Gardener v. City of Las Vegas

Filing 35

ORDER. IT IS HEREBY ORDERED that 12 the Motion to Dismiss is GRANTED. See Order for details. IT IS FURTHER ORDERED that 32 Plaintiff's Motion to Amend/Correct the Complaint is GRANTED. If Plaintiff elects to file a second amended complaint, Plaintiff shall have twenty-one days from the filing date of this Order to do so. Signed by Chief Judge Gloria M. Navarro on 7/20/17. (Copies have been distributed pursuant to the NEF - ADR)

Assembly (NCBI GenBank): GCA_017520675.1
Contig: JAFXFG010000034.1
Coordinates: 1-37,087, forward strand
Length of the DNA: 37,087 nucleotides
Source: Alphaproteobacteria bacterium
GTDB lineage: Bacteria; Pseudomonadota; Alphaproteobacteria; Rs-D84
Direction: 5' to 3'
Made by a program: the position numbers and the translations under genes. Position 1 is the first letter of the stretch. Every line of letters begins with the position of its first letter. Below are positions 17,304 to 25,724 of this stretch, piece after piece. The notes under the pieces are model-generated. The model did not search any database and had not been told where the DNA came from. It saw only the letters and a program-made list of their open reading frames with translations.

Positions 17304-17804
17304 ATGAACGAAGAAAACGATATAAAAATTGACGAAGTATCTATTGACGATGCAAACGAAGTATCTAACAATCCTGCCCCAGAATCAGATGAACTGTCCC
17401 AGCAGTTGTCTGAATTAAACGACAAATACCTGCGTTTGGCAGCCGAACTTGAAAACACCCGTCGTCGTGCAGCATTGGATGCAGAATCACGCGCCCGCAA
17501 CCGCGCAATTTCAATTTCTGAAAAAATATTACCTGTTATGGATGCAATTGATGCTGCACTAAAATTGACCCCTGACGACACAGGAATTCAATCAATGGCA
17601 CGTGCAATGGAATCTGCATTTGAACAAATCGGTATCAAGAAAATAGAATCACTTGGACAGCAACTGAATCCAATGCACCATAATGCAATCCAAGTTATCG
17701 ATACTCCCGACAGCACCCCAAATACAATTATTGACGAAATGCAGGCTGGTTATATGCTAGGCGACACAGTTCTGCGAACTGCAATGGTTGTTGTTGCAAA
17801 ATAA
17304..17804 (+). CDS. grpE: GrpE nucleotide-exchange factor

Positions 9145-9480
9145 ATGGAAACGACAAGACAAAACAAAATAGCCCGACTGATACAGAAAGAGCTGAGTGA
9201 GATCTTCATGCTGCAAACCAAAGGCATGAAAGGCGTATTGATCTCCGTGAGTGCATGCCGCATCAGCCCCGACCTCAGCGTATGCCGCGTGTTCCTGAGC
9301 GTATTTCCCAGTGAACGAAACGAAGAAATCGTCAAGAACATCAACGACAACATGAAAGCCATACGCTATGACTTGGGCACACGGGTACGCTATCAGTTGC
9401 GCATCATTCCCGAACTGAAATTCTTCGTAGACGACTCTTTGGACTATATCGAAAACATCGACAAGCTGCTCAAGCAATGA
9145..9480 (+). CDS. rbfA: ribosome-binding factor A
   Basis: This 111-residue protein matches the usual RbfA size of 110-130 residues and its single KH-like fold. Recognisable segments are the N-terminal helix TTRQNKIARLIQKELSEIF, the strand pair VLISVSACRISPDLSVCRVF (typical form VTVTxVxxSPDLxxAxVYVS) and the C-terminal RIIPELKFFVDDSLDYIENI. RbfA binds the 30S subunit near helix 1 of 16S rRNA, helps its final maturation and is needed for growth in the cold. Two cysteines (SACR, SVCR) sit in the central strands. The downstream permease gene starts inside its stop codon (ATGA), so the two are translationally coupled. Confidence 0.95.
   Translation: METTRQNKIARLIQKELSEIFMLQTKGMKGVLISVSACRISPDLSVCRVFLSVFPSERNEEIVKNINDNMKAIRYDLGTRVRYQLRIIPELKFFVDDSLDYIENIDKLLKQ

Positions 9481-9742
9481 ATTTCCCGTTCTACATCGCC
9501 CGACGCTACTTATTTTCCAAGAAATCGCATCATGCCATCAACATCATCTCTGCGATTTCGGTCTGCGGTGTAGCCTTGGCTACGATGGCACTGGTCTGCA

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1 UNITED STATES DISTRICT COURT 2 DISTRICT OF NEVADA 3 4 5 6 7 8 9 10 11 12 13 CHRISTOPHER GARDNER, individually and ) as heir and as Special Administrator for THE ) ESTATE OF ELLEN FINNIE GALLUCCI, ) ) Plaintiff, ) vs. ) ) CITY OF LAS VEGAS, a Corporate city of ) the State of Nevada; the LAS VEGAS ) METROPOLITAN POLICE DEPARTMENT, ) Political Subdivision of the State of Nevada; ) SHERIFF JOSEPH LOMBARDO; and DOE ) OFFICERS I through X, and DOES XI ) through XX, and ROE BUSINESS ENTITIES ) XXI through XXX, inclusive, ) ) Defendants. ) ) Case No.: 2:16-cv-01384-GMN-CWH ORDER 14 15 Pending before the Court is the Motion to Dismiss, (ECF No. 12), filed by Defendants 16 Sheriff Joseph Lombardo (“Sheriff Lombardo”) and the Las Vegas Metropolitan Police 17 Department (“LVMPD”). Plaintiff Christopher Gardner (“Plaintiff”) filed a Response (ECF 18 No. 19), and Defendants filed a Reply, (ECF No. 21).1 19 I. BACKGROUND 20 This case arises from alleged constitutional violations when LVMPD officers initiated a 21 vehicular stop of Kenneth Rankin (“Rankin”), a 32-year old male, to serve a warrant upon him. 22 23 1 24 25 Also pending before the Court is Plaintiff’s Motion to Amend/Correct the Complaint, (ECF No. 32), seeking to add additional LVMPD officers as defendants. Defendants have not responded to the Motion, and the time to do so has passed. For good cause appearing, the Court GRANTS Plaintiff’s Motion. Although the instant Motion to Dismiss pertains to the Amended Complaint, it merely seeks dismissal of certain claims against Sheriff Lombardo and the LVMPD that are unchanged in the proposed second amended complaint. Therefore, the Court considers the Motion by referring to the claims as asserted in the Amended Complaint. Page 1 of 10 1 (Am. Compl. ¶¶ 21–24, ECF No. 7). Rankin was driving eastbound on West Cheyenne Avenue 2 when LVMPD officers initiated the stop. (Id.). Rankin remained in his vehicle while officers 3 exited their vehicle but then fled the scene, driving eastbound on West Cheyenne Avenue. (Id. 4 ¶¶ 27–31). Concurrently, Ellen Gallucci (“Gallucci”) was riding in a vehicle headed 5 northbound on North Jones Boulevard through the intersection of North Jones Boulevard and 6 West Cheyenne Avenue as the traffic signal was green. (Id. ¶¶ 29–30). Rankin sped through 7 the intersection and struck the vehicle in which Gallucci was riding. (Id. ¶¶ 29–31). Gallucci 8 suffered severe blunt trauma that eventually caused her death. (Id. ¶ 33). 9 Plaintiff, heir to Gallucci and Special Administrator of her estate, alleges that LVMPD 10 officers knew of Rankin’s criminal history and risked the safety of the public when stopping 11 Rankin and attempting to serve a warrant in a populated area. (Id. ¶¶ 26, 38, 39). The Amended 12 Complaint lists, in relevant part, Doe Officers I – X (“Defendant Officers”), the LVMPD, and 13 Sheriff Lombardo (collectively “Defendants”) as defendants. (Id. ¶¶ 9, 12, 15). Plaintiff alleges 14 seven causes of action: (1) 42 U.S.C.A. § 1983 violations against Defendant LVMPD, Sheriff 15 Lombardo, and Defendant Officers; (2) 42 U.S.C.A. § 1983 violations against all Defendants; 16 (3) Monell liability against LVMPD; (4) negligence and/or reckless disregard against all 17 Defendants; (5) a survivor’s action against all Defendants; (6) wrongful death against all 18 Defendants; and (7) negligent supervision against LVMPD and Sheriff Lombardo. (Id. ¶¶ 33– 19 47, 48–55, 56–67, 68–78, 79–88, 89–98, 99–104). 20 II. 21 LEGAL STANDARD Dismissal is appropriate under Rule 12(b)(6) where a pleader fails to state a claim upon 22 which relief can be granted. Fed. R. Civ. P. 12(b)(6); Bell Atl. Corp. v. Twombly, 550 U.S. 544, 23 555 (2007). A pleading must give fair notice of a legally cognizable claim and the grounds on 24 which it rests, and although a court must take all factual allegations as true, legal conclusions 25 couched as factual allegations are insufficient. Twombly, 550 U.S. at 555. Accordingly, Rule Page 2 of 10 1 12(b)(6) requires “more than labels and conclusions, and a formulaic recitation of the elements 2 of a cause of action will not do.” Id. “To survive a motion to dismiss, a complaint must contain 3 sufficient factual matter, accepted as true, to ‘state a claim to relief that is plausible on its 4 face.’” Ashcroft v. Iqbal, 556 U.S. 662, 678 (2009) (quoting Twombly, 550 U.S. at 570). “A 5 claim has facial plausibility when the plaintiff pleads factual content that allows the court to 6 draw the reasonable inference that the defendant is liable for the misconduct alleged.” Id. This 7 standard “asks for more than a sheer possibility that a defendant has acted unlawfully.” Id. 8 9 If the court grants a motion to dismiss for failure to state a claim, leave to amend should be granted unless it is clear that the deficiencies of the complaint cannot be cured by 10 amendment. DeSoto v. Yellow Freight Sys. Inc., 957 F.2d 655, 658 (9th Cir. 1992). Pursuant to 11 Rule 15(a), the court should “freely” give leave to amend “when justice so requires,” and in the 12 absence of a reason such as “undue delay, bad faith or dilatory motive on the part of the 13 movant, repeated failure to cure deficiencies by amendments previously allowed, undue 14 prejudice to the opposing party by virtue of allowance of the amendment, futility of the 15 amendment, etc.” Foman v. Davis, 371 U.S. 178, 182 (1962). 16 III. 17 DISCUSSION In the instant Motion, Lombardo and LVMPD move to dismiss: (1) all claims against 18 Sheriff Lombardo; (2) Plaintiff’s seventh cause of action for negligent training and supervision 19 against LVMPD; and (3) Plaintiff’s fourth cause of action for negligence and/or reckless 20 disregard against both Sheriff Lombardo and LVMPD. (Mot. to Dismiss (“MTD”) 12:2–5, ECF 21 No. 12). The Court addresses each request in turn. 22 A. 23 Plaintiff alleges § 1983 claims against Sheriff Lombardo in both his official and Claims Against Sheriff Lombardo 24 individual capacity along with Nevada state law claims. The Court begins by addressing the 25 § 1983 claims followed by the Nevada state law claims. Page 3 of 10 1 2 1. 42 U.S.C. § 1983 Claims Plaintiff’s first and second cause of action allege violations of 42 U.S.C. § 1983 against 3 Sheriff Lombardo in both his official capacity and individual capacity. Because Plaintiff failed 4 to respond to the Motion to Dismiss regarding Plaintiff’s § 1983 claims against Sheriff 5 Lombardo, Plaintiff has in effect conceded their dismissal. See L.R. 7-2(d) (“The failure of an 6 opposing party to file points and authorities in response to any motion . . . constitutes a consent 7 to the granting of the motion.”). Even still, the Court will outline the deficiencies regarding 8 these claims first as asserted against Sheriff Lombardo in his official capacity and next in his 9 individual capacity. 10 Plaintiff asserts § 1983 claims against Sheriff Lombardo in his official capacity. (Am. 11 Compl. ¶ 12, ECF No. 7). However, because a suit against a government officer in his official 12 capacity is “equivalent to a suit against the government entity itself,” the claims are properly 13 analyzed as Monell claims. Larez v. City of Los Angeles, 946 F.2d 630, 646 (9th Cir. 1991). 14 Pursuant to Monell, municipalities can be sued directly under § 1983 for violations of 15 constitutional rights. See Monell v. New York City Dep’t of Soc. Servs., 436 U.S. 658, 690 16 (1978). Because an official capacity suit against a municipal officer is equivalent to a suit 17 against the government entity, the court may dismiss the officer as a redundant defendant where 18 both the officer and the entity are named. See Ctr. for Bio-Ethical Reform, Inc. v. Los Angeles 19 Cty. Sheriff Dep’t, 533 F.3d 780, 799 (9th Cir. 2008) (“When both a municipal officer and a 20 local government entity are named, and the officer is named only in an official capacity, the 21 court may dismiss the officer as a redundant defendant.”). Accordingly, the claims against 22 Sheriff Lombardo in his official capacity are dismissed with prejudice as redundant of those 23 against LVMPD. 24 25 Plaintiff also asserts the § 1983 claims against Sheriff Lombardo in his individual capacity. (Am. Compl. ¶¶ 12, 34–47, 48–55). “Personal-capacity suits . . . seek to impose Page 4 of 10 1 individual liability upon a government officer for actions taken under color of state law. Thus, 2 . . . ‘to establish personal liability in a § 1983 action, it is enough to show that the official, 3 acting under color of state law, caused the deprivation of a federal right.’” Hafer v. Melo, 502 4 U.S. 21, 25 (1991) (quoting Kentucky v. Graham, 473 U.S. 159, 166 (1985)). However, at 5 bottom, “each [g]overnment official, his or her title notwithstanding, is only liable for his or her 6 own misconduct.” Iqbal, 556 U.S. at 677. 7 To adequately plead a local government official’s personal liability, a plaintiff must 8 plead facts from which a court could reasonably infer (1) that the official was personally 9 involved in the alleged constitutional deprivation, or (2) the existence of a sufficient causal 10 connection between the supervisor’s wrongful conduct and the constitutional violation. Hansen 11 v. Black, 885 F.2d 642, 645–46 (9th Cir. 1989). Thus, personal, supervisory liability “exists 12 even without overt personal participation in the offensive act if supervisory officials implement 13 a policy so deficient that the policy itself is a repudiation of constitutional rights and is the 14 moving force of the constitutional violation.” Id. 15 Here, Plaintiff does not assert that Sheriff Lombardo was personally involved in, or even 16 present during, the alleged incident that resulted in Plaintiff’s injuries. Rather, Plaintiff asserts 17 that he suffered the alleged constitutional violations as a result of a policy that all Defendants, 18 including Sheriff Lombardo, either implemented or ratified. (Am. Compl. ¶¶ 57, 60). However, 19 Plaintiff’s Amended Complaint lacks any factual allegations specifically linking these polices 20 or actions to Sheriff Lombardo. Similarly, the Amended Complaint lacks any allegations of 21 discrete actions taken by Sheriff Lombardo that caused the alleged injuries. Accordingly, 22 because Plaintiff has failed to provide anything beyond insufficient conclusory allegations, or 23 respond to LVMPD’s Motion to Dismiss, the Court must dismiss the § 1983 claims against 24 Sheriff Lombardo in his personal capacity without prejudice. See Iqbal, 556 U.S. at 678 (citing 25 Twombly, 550 U.S. at 555). Page 5 of 10 1 2 2. State Claims against Sheriff Lombardo Plaintiff’s fourth, fifth, sixth, and seventh causes of action are for the state torts of 3 negligence and/or reckless disregard, survivor’s action, wrongful death, and negligent 4 supervision, respectively. (Am. Compl. ¶¶ 68–78, 79–88, 89–98, 99–104). Each claim as 5 alleged against Sheriff Lombardo fails. 6 First, Defendants allege that Sheriff Lombardo is entitled to immunity regarding 7 Plaintiff’s state law claims. (MTD 9:3–10:10). Nevada law immunizes certain officers and 8 employees of political subdivisions for the acts or omissions of other persons. See NRS 9 § 41.0335(1)(a)–(b). In particular, “[n]o actions may be brought against (a) a sheriff or county 10 assessor which is based solely upon any act or omission of a deputy; (b) a chief of a police 11 department which is based solely upon any act or omission of an officer of the department.” Id. 12 Plaintiff’s claims for negligence and/or reckless disregard, survivor’s action, and wrongful 13 death seek to hold Sheriff Lombardo liable for Defendant Officers’ alleged acts instead of his 14 own, and are therefore barred by Nevada law. Because Plaintiff could amend the complaint to 15 hold Sheriff Lombardo liable for his own acts or omissions, the claims are dismissed without 16 prejudice. 17 Next, Plaintiff’s seventh claim seeks to hold Sheriff Lombardo liable under a theory of 18 negligent supervision. However, Sheriff Lombardo enjoys immunity from such a claim under 19 Nevada’s discretionary immunity statute. See NRS § 41.032(2); Beckwith v. Pool, No. 2:13-cv- 20 125-JCM-NJK, 2013 WL 3049070 at *6–7 (D. Nev. Jun. 17, 2013). Pursuant to § 41.032(2), 21 no action may be brought against a state officer or employee or any state agency or political 22 subdivision that is “[b]ased upon the exercise or performance or the failure to exercise or 23 perform a discretionary function or duty on the part of the state or any of its agencies or 24 political subdivisions or of any officer, employee or immune contractor of any of these, 25 whether or not the discretion involved is abused.” NRS § 41.032(2). Nevada looks to federal Page 6 of 10 1 law addressing the Federal Tort Claims Act for guidance on what type of conduct discretionary 2 immunity protects. Martinez v. Maruszczak, 168 P.3d 720, 727–28 (Nev. 2007) (en banc). 3 Federal courts have held that “decisions relating to the hiring, training, and supervision of 4 employees usually involve policy judgments of the type Congress intended the discretionary 5 function exception to shield.” Vickers v. United States, 228 F.3d 944, 950 (9th Cir. 2000) 6 (citing cases). However, acts taken in bad faith are not protected by discretionary immunity 7 under Nevada law. See Falline v. GNLV Corp., 823 P.2d 888, 891 (Nev. 1991); see also Davis 8 v. City of Las Vegas, 478 F.3d 1048, 1059–60 (9th Cir. 2007). 9 Plaintiff points to Scott v. Las Vegas Metro. Police Dep’t, No. 2:10-cv-01900-ECR, 10 2011 WL 2295178 (D. Nev. June 8, 2011), to argue that discretionary immunity does not apply 11 to negligent hiring, training, and supervision claims. However, Scott is inapposite. The court 12 pointed out in Scott that courts “often grant discretionary immunity to a state agency or political 13 subdivision with respect to its hiring, training and supervising decisions” but found that in “this 14 instance” Plaintiff’s claims relating to allegations of unlawful seizures and the use of excessive 15 force were not subject to discretionary immunity. Scott, 2011 WL 2295178, at *11. Indeed, the 16 great weight of authority in this district holds that discretionary immunity applies to decisions 17 relating to the hiring, training, and supervision of employees. See, e.g., Bryan v. Las Vegas 18 Metro. Police Dep’t, 349 F. App’x 132, 134 (9th Cir. 2009) (“Because Nevada looks to federal 19 case law to determine the scope of discretionary immunity, and because federal case law 20 consistently holds that training and supervision are acts entitled to such immunity, METRO 21 police is entitled to discretionary immunity on this claim [for negligent training and/or 22 supervision].”). 23 Because Plaintiff does not allege Sheriff Lombardo acted in bad faith, discretionary- 24 function immunity applies to Plaintiff’s negligence claims against him. Accordingly, the 25 negligent supervision claim against Sheriff Lombardo is dismissed without prejudice. Page 7 of 10 1 B. 2 Defendants assert that LVMPD is entitled to the same discretionary immunity as Sheriff Negligent Training and Supervision against LVMPD 3 Lombardo regarding the state law claim of negligent training and supervision. (MTD 10:12– 4 11:6). Because the analysis for discretionary immunity is the same for the municipality as it is 5 for its’ officers, discretionary immunity is appropriate for LVMPD for reasons discussed supra. 6 See Cloes v. City of Mesquite, 582 F. App’x 721, 726 (9th Cir. 2014) (stating that “[u]nder 7 section 41.032(2), discretionary immunity precludes an action against an immune contractor or 8 an officer or employee of the State or any of its agencies or political subdivisions.”). 9 Accordingly, the state law claim for negligent training and supervision is dismissed against 10 LVMPD without prejudice. 11 C. 12 Defendants move to dismiss the fourth cause of action, negligence and/or reckless Negligence and/or Reckless Disregard 13 disregard, as duplicative of the fifth cause of action, survivor’s action, and the sixth cause of 14 action, wrongful death. Defendants contend that because “both the survivor’s action and the 15 wrongful death claim arise out of the alleged ‘negligence, carelessness, recklessness, lack of 16 due care and prudence by [Defendants],’” it should be dismissed as “it will be litigated through 17 the fifth and sixth causes of action.” (MTD 11:9–11:22). 18 A survival action is not a claim recognized by Nevada Law. In fact, “survival actions” 19 is a term used in NRS § 41.100 that permits a plaintiff to pursue any valid cause of action on 20 behalf of the decedent. See Conover v. Vons Stores, Inc., No. 2:11-cv-01806-GMN, 2012 WL 21 4482591, at *5 (D. Nev. Sept. 25, 2012). Thus, a survivor’s action does not exist as a claim in 22 and of itself, but a method under which a plaintiff may bring claims on behalf of a decedent. Id. 23 Further, the Court agrees that Plaintiff’s claim for negligence and/or reckless disregard is 24 duplicative of his wrongful death claim. (Am. Compl. ¶¶ 89–98). “Under Nevada’s wrongful 25 death statute, a wrongful death claim must be based on some negligence or other wrongful act Page 8 of 10 1 that causes the death of the decedent.” Id. at *4. Here, Plaintiff alleges that “[d]ue to the 2 negligence, carelessness, recklessness, lack of due care and prudence by Defendant Officers 3 and the Las Vegas Metropolitan Police Department, Ms. Gallucci eventually died as a result of 4 [her] injuries.” (Am. Compl. ¶ 90). Plaintiff further alleges that “Defendants’ negligence and 5 reckless disregard for other is the sole and proximate cause of the personal injuries, medical 6 expenses and death of Ms. Gallucci.” (Id. ¶ 93). These allegations merely restate the similar 7 allegations in Plaintiff’s negligence and/or reckless disregard claim. (See id. ¶¶ 71–72). Accordingly, Plaintiff’s claim for negligence and or/ reckless disregard is dismissed with 8 9 prejudice. In addition, because a survivor’s action is not a claim in and of itself, it is also 10 dismissed with prejudice. See Omar v. Sea-Land Serv., Inc., 813 F.2d 986, 991 (9th Cir. 1987) 11 (“A trial court may dismiss a claim sua sponte under Fed.R.Civ.P. 12(b)(6) . . . where the 12 claimant cannot possibly win relief.”). 13 IV. 14 CONCLUSION IT IS HEREBY ORDERED that the Motion to Dismiss, (ECF No. 12), is GRANTED. 15 The following causes of action are DISMISSED with prejudice: the § 1983 claim against 16 Sheriff Lombardo in his official capacity; negligence and/or reckless disregard against all 17 Defendants; and survivor’s action against all Defendants. The following causes of action are 18 DISMISSED without prejudice: the § 1983 claim against Sheriff Lombardo in his individual 19 capacity; all state law claims against Sheriff Lombardo; and the negligent training and 20 supervision claims against LVMPD. If Plaintiff elects to file a second amended complaint, 21 Plaintiff shall have twenty-one days from the filing date of this Order to do so. Failure to file a 22 second amended complaint by this date shall result in the dismissal of Plaintiff’s claims 23 dismissed herein with prejudice. 24 /// 25 /// Page 9 of 10 1 2 3 IT IS FURTHER ORDERED that Plaintiff’s Motion to Amend/Correct the Complaint, (ECF No. 32), is GRANTED. 20 DATED this _____ day of July, 2017. 4 5 6 7 8 ___________________________________ Gloria M. Navarro, Chief Judge United States District Judge 9 10 11 12 13 14 15 16 17 18 19 20 21 22 23 24 25 Page 10 of 10